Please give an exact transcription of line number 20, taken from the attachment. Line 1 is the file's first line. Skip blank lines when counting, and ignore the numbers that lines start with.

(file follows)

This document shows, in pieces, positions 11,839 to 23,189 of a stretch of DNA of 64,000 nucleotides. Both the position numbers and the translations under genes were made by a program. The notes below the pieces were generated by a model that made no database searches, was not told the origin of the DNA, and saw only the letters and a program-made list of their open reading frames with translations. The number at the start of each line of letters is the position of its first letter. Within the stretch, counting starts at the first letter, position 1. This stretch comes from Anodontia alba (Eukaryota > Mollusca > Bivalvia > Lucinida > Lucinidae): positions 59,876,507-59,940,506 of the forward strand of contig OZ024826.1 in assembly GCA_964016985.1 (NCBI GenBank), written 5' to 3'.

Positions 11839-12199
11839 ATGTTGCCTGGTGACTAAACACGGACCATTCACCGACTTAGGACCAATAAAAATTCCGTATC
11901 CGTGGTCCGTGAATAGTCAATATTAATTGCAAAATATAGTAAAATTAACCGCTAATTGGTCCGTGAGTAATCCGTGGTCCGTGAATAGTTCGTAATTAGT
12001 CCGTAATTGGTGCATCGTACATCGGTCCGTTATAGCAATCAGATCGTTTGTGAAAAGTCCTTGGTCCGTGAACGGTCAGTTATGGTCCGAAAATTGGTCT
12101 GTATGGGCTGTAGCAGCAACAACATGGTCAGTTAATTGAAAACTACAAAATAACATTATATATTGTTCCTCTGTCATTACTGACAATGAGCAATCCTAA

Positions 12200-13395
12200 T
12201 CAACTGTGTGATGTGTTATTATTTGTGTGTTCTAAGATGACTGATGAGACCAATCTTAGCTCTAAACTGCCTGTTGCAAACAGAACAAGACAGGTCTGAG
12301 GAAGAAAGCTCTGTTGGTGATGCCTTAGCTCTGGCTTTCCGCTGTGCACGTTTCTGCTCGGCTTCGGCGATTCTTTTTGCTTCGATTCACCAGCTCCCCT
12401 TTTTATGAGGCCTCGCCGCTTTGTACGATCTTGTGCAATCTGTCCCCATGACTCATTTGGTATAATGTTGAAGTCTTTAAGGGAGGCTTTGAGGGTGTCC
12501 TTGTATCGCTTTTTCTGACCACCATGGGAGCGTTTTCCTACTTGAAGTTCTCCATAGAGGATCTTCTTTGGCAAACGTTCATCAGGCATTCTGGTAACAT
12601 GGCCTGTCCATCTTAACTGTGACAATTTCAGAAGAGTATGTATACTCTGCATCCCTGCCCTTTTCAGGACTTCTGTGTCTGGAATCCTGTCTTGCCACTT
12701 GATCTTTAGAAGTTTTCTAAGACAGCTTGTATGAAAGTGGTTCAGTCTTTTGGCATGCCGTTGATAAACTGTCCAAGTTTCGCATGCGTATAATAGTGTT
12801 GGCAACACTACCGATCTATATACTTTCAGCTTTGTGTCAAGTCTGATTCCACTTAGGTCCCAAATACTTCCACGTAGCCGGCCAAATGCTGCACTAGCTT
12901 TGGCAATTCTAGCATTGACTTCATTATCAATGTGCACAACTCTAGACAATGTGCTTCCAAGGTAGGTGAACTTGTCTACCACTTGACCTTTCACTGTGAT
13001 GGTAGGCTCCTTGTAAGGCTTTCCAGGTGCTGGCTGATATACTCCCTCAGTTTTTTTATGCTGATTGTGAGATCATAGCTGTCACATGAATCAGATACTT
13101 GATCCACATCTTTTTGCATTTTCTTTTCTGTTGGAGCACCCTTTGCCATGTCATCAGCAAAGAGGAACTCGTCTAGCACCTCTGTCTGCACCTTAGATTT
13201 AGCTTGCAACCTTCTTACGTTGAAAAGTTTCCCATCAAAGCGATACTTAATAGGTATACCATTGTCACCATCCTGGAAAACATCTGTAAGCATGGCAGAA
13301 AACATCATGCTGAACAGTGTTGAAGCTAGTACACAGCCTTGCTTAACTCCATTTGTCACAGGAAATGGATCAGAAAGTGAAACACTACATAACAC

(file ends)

13301 AACATCATGCTGAACAGTGTTGAAGCTAGTACACAGCCTTGCTTAACTCCATTTGTCACAGGAAATGGATCAGAAAGTGAAACACTACATAACAC